This book explores the reality of balancing central-local relations in the provision of basic services in Ghana. The author’s finding is that decentralization in practice in Ghana does not reflect the devolution objective specified by the country’s laws. The design and implementation of reforms have resulted in a hybrid of types of decentralization rather than the dominance of one type (devolution) as prescribed by the law.
Moreover, there appears to be little consideration for the outcomes of decentralization in terms of better services. It appears that the goals of Ghana’s decentralization reforms are not linked directly to improvements in provision of basic services. Reforms have focused more on the government administrative structure and less on service delivery agencies and their performance. The contribution of the private sector and non-governmental organizations in improving the delivery of basic services has not been systematically explored.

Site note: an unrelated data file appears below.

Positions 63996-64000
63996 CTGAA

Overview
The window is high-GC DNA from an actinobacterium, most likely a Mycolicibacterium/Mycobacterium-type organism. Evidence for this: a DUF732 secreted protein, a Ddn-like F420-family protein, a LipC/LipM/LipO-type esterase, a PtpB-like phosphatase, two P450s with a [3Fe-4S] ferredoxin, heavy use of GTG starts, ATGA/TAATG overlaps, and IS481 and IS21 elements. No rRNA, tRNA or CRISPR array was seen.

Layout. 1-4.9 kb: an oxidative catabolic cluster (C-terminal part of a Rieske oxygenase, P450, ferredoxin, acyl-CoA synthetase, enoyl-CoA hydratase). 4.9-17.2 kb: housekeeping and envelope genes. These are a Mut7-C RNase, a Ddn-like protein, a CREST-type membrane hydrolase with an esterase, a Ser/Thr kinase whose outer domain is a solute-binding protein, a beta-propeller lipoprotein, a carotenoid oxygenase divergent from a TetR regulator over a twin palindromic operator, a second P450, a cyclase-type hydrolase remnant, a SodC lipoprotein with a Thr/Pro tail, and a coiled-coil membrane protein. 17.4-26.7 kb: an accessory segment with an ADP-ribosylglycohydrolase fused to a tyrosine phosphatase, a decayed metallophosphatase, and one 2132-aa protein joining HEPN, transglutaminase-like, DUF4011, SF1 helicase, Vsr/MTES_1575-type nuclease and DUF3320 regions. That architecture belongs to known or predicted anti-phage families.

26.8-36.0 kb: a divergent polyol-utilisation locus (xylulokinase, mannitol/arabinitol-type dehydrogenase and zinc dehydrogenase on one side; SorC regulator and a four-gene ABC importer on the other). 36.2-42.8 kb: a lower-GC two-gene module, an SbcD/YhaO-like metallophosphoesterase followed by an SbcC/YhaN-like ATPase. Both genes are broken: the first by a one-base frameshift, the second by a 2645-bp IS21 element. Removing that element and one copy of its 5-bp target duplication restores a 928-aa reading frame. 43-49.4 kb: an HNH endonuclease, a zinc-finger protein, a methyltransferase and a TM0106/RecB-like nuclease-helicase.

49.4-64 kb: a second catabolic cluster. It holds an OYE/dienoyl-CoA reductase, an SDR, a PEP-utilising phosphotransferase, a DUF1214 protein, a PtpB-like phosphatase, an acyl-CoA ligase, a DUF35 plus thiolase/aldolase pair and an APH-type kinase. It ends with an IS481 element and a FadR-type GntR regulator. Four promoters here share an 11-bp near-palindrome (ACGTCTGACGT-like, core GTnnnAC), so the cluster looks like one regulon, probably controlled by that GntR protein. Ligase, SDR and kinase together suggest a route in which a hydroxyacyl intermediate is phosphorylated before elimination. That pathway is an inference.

Nevertheless, as the evidence shows, local governments are able to deepen decentralization through the roles they choose to play despite constraints from the centre. A proactive local government positions itself and develops instruments to work with centralized agencies, including public utilities, and the non-state sector for the provision of better services. The performance of local governments in the provision of basic services is determined by how well they play three roles, namely, leadership, brokerage and oversight roles.
The Institute for Housing and Urban Development Studies (IHS), established in 1958, is an independent educational organization based in Rotterdam, The Netherlands. IHS is active in the field of housing, urban management and urban environmental management in Asia, Latin America, Africa and Central and Eastern Europe. IHS offers post-graduate training, research and advisory services to national and local governments, multilateral and bilateral agencies and private companies.